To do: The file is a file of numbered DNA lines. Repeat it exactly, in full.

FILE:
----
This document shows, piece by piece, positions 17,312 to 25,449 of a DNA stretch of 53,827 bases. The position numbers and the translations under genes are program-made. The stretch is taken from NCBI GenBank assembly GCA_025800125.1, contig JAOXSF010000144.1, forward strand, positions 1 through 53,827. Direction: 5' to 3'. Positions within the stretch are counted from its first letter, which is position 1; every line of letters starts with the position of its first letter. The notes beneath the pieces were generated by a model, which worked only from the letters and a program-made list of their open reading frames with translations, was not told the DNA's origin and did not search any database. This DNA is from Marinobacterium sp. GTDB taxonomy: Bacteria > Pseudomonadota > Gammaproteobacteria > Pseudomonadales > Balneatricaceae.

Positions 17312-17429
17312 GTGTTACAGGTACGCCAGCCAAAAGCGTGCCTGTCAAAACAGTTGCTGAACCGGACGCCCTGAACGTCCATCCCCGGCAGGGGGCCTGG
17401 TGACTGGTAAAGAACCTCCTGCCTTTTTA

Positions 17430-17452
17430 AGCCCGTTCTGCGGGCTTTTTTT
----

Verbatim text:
This document shows, piece by piece, positions 17,312 to 25,449 of a DNA stretch of 53,827 bases. The position numbers and the translations under genes are program-made. The stretch is taken from NCBI GenBank assembly GCA_025800125.1, contig JAOXSF010000144.1, forward strand, positions 1 through 53,827. Direction: 5' to 3'. Positions within the stretch are counted from its first letter, which is position 1; every line of letters starts with the position of its first letter. The notes beneath the pieces were generated by a model, which worked only from the letters and a program-made list of their open reading frames with translations, was not told the DNA's origin and did not search any database. This DNA is from Marinobacterium sp. GTDB taxonomy: Bacteria > Pseudomonadota > Gammaproteobacteria > Pseudomonadales > Balneatricaceae.

Positions 17312-17429
17312 GTGTTACAGGTACGCCAGCCAAAAGCGTGCCTGTCAAAACAGTTGCTGAACCGGACGCCCTGAACGTCCATCCCCGGCAGGGGGCCTGG
17401 TGACTGGTAAAGAACCTCCTGCCTTTTTA

Positions 17430-17452
17430 AGCCCGTTCTGCGGGCTTTTTTT